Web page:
• @AndrewB thanks for the constructive comment. I wasn't aware that the DNS security is so flawed. At least DNSSEC seemed to address the data integrity issue. Is this the only reason why this won't work?
    – themihai
    Mar 6 '15 at 6:57

SPF is not a security credential

I think the big misconception here is that SPF records provide a trusted credential. In truth SPF is not a secure credential, at least in the real world of security.

DNS is an inherently insecure protocol. It's based on UDP (no transport level handshake), the protocol itself does not implement a handshake, and there is no cryptographic guarantee that the "reply" packet you get hasn't been spoofed. If you do some research you can find this all over the place.

The elephant in the room is pretty obvious here: if DNS is so insecure, why is it okay for SPF to do what it does? Because the risk is low. The worst that can happen with SPF is a zero gain scenario: you're right back to where you were if you had no SPF record. SPF is an ugly compromise that mail admins were forced to reach in the face of a much larger problem, and that's the extent of it.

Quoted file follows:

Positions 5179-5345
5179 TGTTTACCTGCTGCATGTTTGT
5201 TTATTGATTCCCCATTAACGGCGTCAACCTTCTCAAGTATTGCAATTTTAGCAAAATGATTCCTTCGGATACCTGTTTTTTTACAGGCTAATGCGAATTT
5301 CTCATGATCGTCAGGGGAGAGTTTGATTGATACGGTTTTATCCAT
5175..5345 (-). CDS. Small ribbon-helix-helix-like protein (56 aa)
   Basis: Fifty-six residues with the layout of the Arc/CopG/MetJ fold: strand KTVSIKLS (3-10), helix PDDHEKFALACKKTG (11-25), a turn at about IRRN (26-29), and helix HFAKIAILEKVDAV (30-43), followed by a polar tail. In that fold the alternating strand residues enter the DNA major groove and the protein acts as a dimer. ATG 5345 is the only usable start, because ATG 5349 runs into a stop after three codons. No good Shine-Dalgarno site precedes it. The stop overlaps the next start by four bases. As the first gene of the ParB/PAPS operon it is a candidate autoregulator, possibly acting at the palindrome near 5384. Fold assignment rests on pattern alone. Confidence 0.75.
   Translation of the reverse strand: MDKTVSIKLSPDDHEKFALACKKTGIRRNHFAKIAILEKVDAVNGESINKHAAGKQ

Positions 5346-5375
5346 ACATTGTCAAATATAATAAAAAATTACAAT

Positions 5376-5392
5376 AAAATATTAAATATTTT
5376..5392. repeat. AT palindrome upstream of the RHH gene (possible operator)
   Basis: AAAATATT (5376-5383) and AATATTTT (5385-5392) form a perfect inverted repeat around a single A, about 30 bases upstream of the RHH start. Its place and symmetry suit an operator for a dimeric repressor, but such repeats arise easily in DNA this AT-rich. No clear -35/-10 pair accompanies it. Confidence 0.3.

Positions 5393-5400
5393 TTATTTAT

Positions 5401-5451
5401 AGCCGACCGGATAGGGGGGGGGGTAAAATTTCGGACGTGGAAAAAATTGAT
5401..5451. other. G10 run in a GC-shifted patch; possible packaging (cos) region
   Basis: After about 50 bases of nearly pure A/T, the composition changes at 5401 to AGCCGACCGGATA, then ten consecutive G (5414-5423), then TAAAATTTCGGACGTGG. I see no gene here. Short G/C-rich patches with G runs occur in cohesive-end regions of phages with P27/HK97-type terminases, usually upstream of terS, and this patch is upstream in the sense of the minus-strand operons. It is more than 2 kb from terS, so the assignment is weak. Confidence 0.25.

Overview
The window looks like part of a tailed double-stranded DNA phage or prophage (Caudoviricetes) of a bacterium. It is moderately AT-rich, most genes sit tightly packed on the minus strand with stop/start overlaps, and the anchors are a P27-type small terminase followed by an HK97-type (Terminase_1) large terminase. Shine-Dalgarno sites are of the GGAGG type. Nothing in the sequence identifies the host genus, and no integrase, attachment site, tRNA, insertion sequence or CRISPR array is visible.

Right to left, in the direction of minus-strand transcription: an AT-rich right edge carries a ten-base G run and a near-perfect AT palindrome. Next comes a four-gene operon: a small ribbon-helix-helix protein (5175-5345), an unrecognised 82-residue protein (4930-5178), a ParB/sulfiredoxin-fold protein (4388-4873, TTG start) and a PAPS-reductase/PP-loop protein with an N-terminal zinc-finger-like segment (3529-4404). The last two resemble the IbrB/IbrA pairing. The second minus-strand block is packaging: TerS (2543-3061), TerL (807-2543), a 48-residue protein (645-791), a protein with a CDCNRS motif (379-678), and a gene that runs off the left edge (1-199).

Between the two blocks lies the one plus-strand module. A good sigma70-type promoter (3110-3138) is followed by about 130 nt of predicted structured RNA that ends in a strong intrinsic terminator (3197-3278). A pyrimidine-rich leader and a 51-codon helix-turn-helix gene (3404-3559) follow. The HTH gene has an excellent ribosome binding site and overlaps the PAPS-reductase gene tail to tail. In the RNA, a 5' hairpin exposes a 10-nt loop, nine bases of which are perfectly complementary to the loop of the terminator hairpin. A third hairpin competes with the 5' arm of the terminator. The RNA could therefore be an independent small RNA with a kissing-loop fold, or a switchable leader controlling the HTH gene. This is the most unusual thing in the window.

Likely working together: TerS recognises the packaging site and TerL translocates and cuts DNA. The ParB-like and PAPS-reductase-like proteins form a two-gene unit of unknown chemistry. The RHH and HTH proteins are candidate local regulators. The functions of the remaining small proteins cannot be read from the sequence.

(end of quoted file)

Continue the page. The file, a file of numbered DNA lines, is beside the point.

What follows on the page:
For further research, I recommend you look into a little-known DNS record type called SSHFP and the challenges that it faces to be useful. SSHFP is a standard for putting a server's SSH public key in DNS. Your SSH client would never ask you to initially trust a key. That'd be fantastic. But if you look into the prerequisites for a SSHFP record to be trusted by a SSH client, it's exactly the same type of problem that is being described here. This should eliminate any remaining doubts about whether DNS can be used to supply security credentials without some form of root nameserver trust. (DNSSEC)

DNS security isn't the only challenge

Okay, so now you know why what you're describing hasn't been done before. DNSSEC is just around the corner though, right? Let's pretend for a moment that validating DNSSEC resolvers are available to everyone, and that DNSSEC doesn't face the same kind of inertia that IPv6 does.

This standard probably isn't going to happen.